China has pledged to complete by Saturday the slaughter of animals suspected of spreading the Sars virus.
The civets are being placed in cages and destroyed
The government has started killing thousands of civets in the southern province of Guangdong.
Researchers in Hong Kong have linked the virus carried by China's latest Sars patient to a strain found in the cat-like animals.
But the World Health Organization criticised the cull, saying there is no firm evidence that civets carry Sars.
The WHO cautioned that the slaughter - which has seen animals being drowned in disinfectant and then electrocuted and incinerated - might erase clues about how the disease spread, and also risked spreading it.
"If we used knives to kill them, the blood would spread the disease," a Guangdong official told Reuters news agency.
An estimated 10,000 civets in Guangdong are due be disposed of in this way by Saturday.
Civets are small, weasel-like animals considered a delicacy in China's Guangdong province.
Part of mongoose family, distant relative of feline cat
Weasel-like face, cat-like body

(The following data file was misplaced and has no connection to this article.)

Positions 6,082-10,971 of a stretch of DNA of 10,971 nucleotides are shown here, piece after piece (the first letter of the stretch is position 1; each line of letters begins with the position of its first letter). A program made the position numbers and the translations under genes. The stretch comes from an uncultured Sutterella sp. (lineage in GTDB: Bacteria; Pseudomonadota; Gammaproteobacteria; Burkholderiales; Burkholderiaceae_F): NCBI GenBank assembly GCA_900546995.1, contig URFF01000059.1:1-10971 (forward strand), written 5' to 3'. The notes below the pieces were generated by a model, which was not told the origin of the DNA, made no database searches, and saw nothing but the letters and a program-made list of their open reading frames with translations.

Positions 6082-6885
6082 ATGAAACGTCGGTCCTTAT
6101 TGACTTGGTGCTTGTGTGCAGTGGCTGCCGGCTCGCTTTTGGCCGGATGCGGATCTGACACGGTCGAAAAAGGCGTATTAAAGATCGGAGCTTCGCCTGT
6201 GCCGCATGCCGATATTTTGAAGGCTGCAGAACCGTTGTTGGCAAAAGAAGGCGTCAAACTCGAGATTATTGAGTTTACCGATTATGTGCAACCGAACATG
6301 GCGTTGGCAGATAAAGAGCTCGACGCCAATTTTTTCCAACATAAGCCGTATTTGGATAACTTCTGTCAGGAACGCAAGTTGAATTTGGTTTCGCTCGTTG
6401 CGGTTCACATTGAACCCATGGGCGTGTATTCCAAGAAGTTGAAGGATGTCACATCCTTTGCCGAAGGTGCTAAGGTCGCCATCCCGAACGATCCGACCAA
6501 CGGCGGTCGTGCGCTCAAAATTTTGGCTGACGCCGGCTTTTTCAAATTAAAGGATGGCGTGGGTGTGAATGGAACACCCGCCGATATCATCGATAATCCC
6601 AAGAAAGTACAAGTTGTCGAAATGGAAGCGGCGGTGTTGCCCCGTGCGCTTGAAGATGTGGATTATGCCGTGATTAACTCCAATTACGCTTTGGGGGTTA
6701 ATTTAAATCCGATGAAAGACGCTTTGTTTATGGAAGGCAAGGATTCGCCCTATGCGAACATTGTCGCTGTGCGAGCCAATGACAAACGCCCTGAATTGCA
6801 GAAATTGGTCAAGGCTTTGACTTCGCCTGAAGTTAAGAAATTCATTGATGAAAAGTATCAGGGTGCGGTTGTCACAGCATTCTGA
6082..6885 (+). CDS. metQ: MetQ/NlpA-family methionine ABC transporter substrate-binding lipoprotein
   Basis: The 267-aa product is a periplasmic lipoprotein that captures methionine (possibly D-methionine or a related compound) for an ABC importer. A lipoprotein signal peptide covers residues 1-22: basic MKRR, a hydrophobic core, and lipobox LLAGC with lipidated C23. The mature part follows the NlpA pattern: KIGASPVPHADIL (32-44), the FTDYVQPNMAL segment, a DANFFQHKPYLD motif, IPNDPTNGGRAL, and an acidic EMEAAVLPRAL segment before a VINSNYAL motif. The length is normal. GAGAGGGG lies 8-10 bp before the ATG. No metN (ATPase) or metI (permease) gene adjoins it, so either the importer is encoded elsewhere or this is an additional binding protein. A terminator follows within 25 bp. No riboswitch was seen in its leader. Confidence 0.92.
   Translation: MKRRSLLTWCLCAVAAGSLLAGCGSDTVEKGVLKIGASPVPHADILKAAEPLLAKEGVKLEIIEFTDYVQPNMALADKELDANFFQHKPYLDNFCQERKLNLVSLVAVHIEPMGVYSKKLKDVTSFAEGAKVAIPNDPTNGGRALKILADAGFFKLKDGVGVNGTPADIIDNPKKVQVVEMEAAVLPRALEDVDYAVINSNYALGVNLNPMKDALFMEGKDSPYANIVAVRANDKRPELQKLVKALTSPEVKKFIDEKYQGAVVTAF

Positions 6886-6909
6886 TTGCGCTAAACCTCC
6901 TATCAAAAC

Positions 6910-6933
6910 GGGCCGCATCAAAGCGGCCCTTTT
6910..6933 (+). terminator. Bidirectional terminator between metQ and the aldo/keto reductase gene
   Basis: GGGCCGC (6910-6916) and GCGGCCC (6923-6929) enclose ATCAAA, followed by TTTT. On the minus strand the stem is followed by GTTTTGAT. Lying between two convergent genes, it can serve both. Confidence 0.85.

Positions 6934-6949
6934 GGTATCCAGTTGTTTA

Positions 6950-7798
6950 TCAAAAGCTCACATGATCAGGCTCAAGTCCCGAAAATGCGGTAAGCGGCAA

Served in wild game restaurants
Estimated 10,000 in Guangdong markets
May have been the source of the virus which jumped to humans
Hong Kong and Taiwan have stepped up their monitoring of visitors from China, which had been Sars-free for six months before the latest case was confirmed on Monday.
In the Philippines, authorities are monitoring 38 people who may have come into contact with a woman who may have become will with the virus in Hong Kong. The woman and her husband showed signs of improvement on Tuesday.
The BBC's Louisa Lim, in Beijing, says that in contrast to the last outbreak more than a year ago, there has been little sense of panic.
People are generally confident that the government has the situation under control, our correspondent says.
The WHO said the slaughter was radical and that the man's case remains an isolated one which does not constitute a public health emergency.
It also warned that not enough research had been conducted into possible links between the civet cat and Sars.
"At this point in time... without seeing that data, there is no conclusive evidence that civets are the animals that carry the Sars virus," WHO Sars team leader Judy Hall told the BBC.
Many researchers believe the strain of Sars which killed hundreds of people last year in China and across the globe could have jumped species to humans from an animal like the civet.
But China's latest case - a male 32-year-old television producer - had claimed not to have eaten any wild animals before he fell ill, although did admit to touching at least one rat.
The man is currently in hospital in the city of Guangzhou in the Guangdong province.
An additional 25 people who had contact with the patient have been isolated, but none appears to be infected.
Sars killed 349 people on China's mainland during the previous global outbreak.